Chart: The Coin Universe Keeps Expanding
Bitcoin’s record year is just a part of the big story
Note: This post was updated June 27th, 2017 with current values for all cryptocurrencies.
Bitcoin is the original cryptocurrency, and its meteoric rise has made it a mainstay of conversation for investors, media, and technologists alike.
In fact, the innovation of the blockchain is changing entire markets, while causing ripples with central banks and the financial industry. At time of publication, the bitcoin price now hovers near US$2,400, a massive increase from this time last year.
But the true impact of Bitcoin is actually far more reaching than this – it’s actually helped to birth new markets for over 800 other cryptocurrencies and assets that are available for online trading. And while the market for bitcoins is worth $40 billion itself, the rest of these cryptocurrencies are actually worth even more in combination.
The Altcoin Universe
For the first time since Bitcoin was founded, it now makes up the minority of the entire cryptocurrency market at about 41.6% of all coins and assets.
So what are the other altcoins that make up the rest of this universe, and where did they come from?
Litecoin is one of the first altcoins, and it is nearly identical to Bitcoin after being “forked” in 2011. Litecoin aims to process blocks 4x faster than Bitcoin to speed up transaction confirmation time, though this creates several other challenges as well. At time of writing, Litecoin’s market capitalization is worth $2.1 billion.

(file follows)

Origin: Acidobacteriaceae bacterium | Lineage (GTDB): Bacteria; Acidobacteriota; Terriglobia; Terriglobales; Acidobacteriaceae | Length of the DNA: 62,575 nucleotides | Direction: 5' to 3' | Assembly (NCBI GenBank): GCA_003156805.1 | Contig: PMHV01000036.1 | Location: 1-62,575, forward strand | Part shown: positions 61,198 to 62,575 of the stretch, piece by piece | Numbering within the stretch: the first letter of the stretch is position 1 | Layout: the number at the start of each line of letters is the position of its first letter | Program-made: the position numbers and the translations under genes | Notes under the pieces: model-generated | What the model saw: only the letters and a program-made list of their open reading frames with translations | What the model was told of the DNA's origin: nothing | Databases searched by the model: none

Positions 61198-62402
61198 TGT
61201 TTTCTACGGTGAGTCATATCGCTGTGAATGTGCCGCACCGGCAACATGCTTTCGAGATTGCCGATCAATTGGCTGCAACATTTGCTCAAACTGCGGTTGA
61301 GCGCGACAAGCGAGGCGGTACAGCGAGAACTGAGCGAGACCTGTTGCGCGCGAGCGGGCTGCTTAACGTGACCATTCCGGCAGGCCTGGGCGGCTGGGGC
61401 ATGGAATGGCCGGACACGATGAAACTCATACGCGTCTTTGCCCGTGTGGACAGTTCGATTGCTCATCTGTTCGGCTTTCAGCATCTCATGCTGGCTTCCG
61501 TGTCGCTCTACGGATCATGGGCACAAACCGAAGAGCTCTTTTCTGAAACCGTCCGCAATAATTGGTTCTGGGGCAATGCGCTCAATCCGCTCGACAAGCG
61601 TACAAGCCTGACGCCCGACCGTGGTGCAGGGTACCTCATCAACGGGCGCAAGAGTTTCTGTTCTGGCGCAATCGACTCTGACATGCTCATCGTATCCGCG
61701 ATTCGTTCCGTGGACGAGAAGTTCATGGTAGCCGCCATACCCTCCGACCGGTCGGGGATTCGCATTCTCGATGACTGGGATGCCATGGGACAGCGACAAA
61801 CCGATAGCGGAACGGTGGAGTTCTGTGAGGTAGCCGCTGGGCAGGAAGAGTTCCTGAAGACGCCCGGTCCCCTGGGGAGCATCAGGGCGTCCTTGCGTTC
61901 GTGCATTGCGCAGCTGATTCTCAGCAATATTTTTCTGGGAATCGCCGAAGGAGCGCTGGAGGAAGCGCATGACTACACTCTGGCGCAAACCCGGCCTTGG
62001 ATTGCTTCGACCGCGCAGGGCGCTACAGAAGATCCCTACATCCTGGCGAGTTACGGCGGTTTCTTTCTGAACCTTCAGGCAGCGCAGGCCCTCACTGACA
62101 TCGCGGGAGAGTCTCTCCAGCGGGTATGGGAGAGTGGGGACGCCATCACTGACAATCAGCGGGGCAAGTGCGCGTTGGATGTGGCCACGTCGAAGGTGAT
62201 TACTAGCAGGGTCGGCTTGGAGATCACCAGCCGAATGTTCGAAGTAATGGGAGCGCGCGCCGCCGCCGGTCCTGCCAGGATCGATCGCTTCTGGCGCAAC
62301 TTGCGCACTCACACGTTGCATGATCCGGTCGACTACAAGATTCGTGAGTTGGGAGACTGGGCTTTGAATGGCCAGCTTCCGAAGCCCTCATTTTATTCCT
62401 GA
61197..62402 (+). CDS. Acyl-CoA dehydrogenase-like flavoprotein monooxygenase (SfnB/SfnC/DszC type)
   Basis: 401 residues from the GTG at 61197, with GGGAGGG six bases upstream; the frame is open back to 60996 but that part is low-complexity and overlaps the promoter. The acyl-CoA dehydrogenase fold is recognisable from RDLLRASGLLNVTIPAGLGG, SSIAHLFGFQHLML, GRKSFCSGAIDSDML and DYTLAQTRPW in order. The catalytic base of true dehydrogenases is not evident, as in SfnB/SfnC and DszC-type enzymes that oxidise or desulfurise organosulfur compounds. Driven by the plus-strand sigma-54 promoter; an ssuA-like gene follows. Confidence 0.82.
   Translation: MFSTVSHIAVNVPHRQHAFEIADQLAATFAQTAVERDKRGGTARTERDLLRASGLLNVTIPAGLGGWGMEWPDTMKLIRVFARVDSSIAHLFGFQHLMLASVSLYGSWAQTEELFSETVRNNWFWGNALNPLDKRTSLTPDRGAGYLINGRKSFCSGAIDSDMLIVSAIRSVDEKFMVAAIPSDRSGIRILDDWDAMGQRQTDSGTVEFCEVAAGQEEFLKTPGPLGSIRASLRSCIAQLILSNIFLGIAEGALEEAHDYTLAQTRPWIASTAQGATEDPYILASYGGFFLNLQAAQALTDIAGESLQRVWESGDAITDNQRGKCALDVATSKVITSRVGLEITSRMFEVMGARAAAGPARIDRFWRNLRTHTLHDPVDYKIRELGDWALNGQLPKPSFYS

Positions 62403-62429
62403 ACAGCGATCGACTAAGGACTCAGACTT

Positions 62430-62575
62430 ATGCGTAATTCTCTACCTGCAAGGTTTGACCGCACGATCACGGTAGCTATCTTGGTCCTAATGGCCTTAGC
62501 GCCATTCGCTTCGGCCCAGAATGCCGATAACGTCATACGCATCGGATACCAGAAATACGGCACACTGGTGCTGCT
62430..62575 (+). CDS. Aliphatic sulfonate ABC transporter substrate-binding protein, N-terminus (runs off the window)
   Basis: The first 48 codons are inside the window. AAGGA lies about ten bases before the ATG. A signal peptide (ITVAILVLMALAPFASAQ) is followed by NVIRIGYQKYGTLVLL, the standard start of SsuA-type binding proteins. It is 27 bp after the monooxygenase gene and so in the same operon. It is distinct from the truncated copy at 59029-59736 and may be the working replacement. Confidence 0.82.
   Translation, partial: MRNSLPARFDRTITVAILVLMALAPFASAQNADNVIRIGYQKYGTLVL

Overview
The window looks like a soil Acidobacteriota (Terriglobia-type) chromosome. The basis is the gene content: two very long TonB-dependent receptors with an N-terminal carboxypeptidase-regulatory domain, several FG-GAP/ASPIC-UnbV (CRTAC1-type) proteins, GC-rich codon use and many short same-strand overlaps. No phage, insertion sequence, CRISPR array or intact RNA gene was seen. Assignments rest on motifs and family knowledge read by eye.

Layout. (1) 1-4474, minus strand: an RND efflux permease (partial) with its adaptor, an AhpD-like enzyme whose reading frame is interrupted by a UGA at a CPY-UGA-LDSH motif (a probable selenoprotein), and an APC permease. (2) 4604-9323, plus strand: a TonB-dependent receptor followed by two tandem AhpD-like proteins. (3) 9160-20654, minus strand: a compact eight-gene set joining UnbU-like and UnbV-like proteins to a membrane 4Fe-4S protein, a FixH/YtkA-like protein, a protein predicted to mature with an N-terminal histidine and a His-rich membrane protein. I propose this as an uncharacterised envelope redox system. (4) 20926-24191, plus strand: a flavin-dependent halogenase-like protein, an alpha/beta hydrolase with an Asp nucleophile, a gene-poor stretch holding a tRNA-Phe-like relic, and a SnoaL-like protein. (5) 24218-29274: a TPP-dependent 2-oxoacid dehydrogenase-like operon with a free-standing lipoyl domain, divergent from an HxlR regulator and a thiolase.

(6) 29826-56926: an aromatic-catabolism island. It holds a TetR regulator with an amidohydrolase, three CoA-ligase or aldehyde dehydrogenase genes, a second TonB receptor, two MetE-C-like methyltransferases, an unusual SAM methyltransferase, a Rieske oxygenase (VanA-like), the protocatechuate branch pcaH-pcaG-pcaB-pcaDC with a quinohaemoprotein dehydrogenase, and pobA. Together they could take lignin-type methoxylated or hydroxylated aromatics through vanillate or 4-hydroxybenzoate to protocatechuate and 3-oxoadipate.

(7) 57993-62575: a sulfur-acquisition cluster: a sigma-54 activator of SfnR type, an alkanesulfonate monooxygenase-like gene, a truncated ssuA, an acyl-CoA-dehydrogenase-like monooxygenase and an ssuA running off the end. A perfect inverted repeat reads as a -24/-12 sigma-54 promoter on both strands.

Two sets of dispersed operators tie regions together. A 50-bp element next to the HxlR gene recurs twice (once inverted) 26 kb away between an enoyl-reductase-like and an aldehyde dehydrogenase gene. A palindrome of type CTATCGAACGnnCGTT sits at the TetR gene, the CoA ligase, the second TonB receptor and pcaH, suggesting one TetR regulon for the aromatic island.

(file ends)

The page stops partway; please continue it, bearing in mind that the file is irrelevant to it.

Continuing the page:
Ethereum, launched in 2015, is the largest coin by market capitalization aside from Bitcoin. However, it is also quite different. While Bitcoin is designed to be a payments protocol first, Ethereum enables developers to build and deploy decentralized applications, while also enabling smart contracts. The tokens used to power the network are called Ether, but they can also be traded online. At time of writing, Ethereum’s market capitalization is $25.7 billion.
Also interesting: the Ethereum network actually split into two in 2016. It’s a complicated situation, but read about it here. There is now a separate Ethereum, based on the original Ethereum blockchain, trading as “Ethereum Classic” with its own market capitalization of $1.8 billion.
Ripple (XRP) is the native currency of the Ripple Protocol – a broader catch-all for an open-source, global exchange. It’s already being used by banks such as Santander, Bank of America Merrill Lynch, UBS, and RBC. It solves a different problem than Bitcoin, allowing for settling payments between different currencies and even different payment systems. Today, Ripple’s native coin (XRP) has a market cap of $10.5 billion.
With over 800+ altcoins or assets out there, there’s plenty of information to absorb.
Here’s a short 20-minute course on the history of altcoins that might provide useful context, as well as in-depth explanations of Ethereum and Ripple that may help you learn about the important parts of a rapidly growing altcoin universe.
How Decentralized Finance Could Make Investing More Accessible
Under the current global financial system, billions of people do not have access to quality assets. Here’s how decentralized finance is changing that.
Infographic: How Decentralized Finance Could Make Investing More Accessible
Did you know that a majority of the global population doesn’t have access to quality financial assets?
In advanced economies, we are lucky to have simple options to grow and protect our wealth. Banks are all over the place, markets are robust, and we can invest our money into assets like stocks or bonds at the drop of a hat.
In the United States, roughly 52% of people are invested in the stock market – but in a place like India, for example, this portion drops to a paltry 2%. How can we make it possible for people on the “outside” of the financial system to gain access?